Soldiers returning home after World War I
October 11, 2019
Tomorrow marks the anniversary of the birth of English composer Ralph Vaughan Williams. He created a distinctly English sound in his music, and made a point of breaking away from the German tradition. Up until then, the German school had a huge impact on the structure of classical music throughout Europe. Vaughan Williams’ studies with Ravel may have played a part in this decision to find a different sound – and turned to his own country to do so. Vaughan Williams’ life was affected by war; he enlisted in his early 40s during World War I and even fought in France. He composed his cantata Dona nobis pacem (“Grant us peace”) in 1936, meaning he would have been aware of another possible war brewing.
I had the huge honour of singing the Dona nobis pacem when I was a music student at the University of British Columbia. Legendary choir conductor James Fankhauser was at the helm, and pulled something out of all of us – the UBC Symphony Orchestra, the University Singers, and the Choral Union – that I didn’t think was possible: a fully committed performance that left us all emotionally and musically drained (but in the good way). This music is a plea; the phrase “Grant us peace” punctuates the whole work. To this day, I remember the stereo effect of the text for “Dirge for Two Veterans”, about a dead father and son, being dropped into their double grave. I remember us altos sang “dropped” and the sopranos, clear across the stage, echoed our “dropped” and it shook me to the core, feeling like all of us spread out on stage represented all the soldiers spread out on the field. My imagination went into overdrive, imagining soldiers dropping everywhere during battle. It’s a powerful, compelling work (for both performers and audience) with gorgeous solos for soprano, tenor, and baritone. After the performance at the Orpheum Theatre, I sat down in badly-needed silence, to reflect upon the insanity of war and wondering how I, singing in a university choir, could somehow be of some help.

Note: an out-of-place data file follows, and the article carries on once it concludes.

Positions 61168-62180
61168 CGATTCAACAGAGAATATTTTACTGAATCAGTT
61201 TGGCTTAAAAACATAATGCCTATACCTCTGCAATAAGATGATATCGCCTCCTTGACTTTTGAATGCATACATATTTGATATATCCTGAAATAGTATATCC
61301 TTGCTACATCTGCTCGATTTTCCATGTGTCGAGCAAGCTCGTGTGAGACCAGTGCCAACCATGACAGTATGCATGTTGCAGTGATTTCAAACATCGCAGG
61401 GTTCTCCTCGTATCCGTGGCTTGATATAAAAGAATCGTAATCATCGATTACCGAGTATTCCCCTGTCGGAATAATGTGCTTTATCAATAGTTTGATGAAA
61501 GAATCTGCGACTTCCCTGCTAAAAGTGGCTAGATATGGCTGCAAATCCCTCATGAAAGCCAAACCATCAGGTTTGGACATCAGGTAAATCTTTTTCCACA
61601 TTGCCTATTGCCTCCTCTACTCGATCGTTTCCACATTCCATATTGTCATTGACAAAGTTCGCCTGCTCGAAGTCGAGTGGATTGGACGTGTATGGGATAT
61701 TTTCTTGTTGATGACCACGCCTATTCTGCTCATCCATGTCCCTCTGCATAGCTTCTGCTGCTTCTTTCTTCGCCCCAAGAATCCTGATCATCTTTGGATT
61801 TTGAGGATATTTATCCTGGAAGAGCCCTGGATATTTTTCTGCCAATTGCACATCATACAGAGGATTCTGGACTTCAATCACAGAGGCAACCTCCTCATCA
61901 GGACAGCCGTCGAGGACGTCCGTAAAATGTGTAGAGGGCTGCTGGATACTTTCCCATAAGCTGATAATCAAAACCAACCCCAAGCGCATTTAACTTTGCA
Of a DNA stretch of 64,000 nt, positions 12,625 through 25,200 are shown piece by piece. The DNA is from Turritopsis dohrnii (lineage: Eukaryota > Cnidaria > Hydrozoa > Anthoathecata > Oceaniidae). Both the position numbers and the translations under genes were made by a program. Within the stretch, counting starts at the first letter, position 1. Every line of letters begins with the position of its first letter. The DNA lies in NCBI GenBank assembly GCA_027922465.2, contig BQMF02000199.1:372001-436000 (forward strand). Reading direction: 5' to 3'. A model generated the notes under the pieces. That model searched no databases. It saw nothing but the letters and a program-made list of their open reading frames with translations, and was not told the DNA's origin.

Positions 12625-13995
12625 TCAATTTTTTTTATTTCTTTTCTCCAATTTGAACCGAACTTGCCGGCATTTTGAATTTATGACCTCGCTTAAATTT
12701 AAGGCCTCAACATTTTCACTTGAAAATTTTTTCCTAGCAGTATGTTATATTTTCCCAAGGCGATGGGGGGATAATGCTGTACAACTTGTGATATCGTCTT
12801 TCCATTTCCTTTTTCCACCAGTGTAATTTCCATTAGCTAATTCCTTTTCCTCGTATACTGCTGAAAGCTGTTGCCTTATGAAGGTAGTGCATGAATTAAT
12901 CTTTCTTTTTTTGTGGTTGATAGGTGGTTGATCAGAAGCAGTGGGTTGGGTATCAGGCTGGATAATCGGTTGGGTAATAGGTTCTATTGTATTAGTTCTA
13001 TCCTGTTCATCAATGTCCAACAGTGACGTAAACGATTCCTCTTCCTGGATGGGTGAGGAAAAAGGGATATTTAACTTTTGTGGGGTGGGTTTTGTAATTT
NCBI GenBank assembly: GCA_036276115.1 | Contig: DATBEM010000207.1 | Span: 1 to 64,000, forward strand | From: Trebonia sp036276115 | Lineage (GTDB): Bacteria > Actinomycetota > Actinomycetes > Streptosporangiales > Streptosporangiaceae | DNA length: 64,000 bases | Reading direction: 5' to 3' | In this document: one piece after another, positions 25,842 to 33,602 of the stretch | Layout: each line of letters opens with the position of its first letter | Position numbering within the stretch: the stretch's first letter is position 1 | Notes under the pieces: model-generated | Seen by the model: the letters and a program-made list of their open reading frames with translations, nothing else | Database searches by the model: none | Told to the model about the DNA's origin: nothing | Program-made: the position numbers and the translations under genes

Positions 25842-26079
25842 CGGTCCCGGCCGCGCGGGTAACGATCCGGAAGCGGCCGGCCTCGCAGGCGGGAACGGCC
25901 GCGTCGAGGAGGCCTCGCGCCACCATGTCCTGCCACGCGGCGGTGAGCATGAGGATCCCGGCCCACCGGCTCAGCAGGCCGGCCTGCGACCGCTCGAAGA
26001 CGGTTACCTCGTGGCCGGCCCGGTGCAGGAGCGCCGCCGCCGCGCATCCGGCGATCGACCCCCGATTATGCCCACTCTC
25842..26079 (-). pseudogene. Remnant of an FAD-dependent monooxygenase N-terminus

I chose this performance firstly because of baritone Bryn Terfel, and secondly, if you wanted to read along with the text, you can. This is the London Symphony Orchestra & Chorus with soprano Yvonne Kenny and tenor Philip Langridge.
Ralph Vaughan William was born in Gloucestershire on October 12, 1872 and died on August 26, 1958, in London.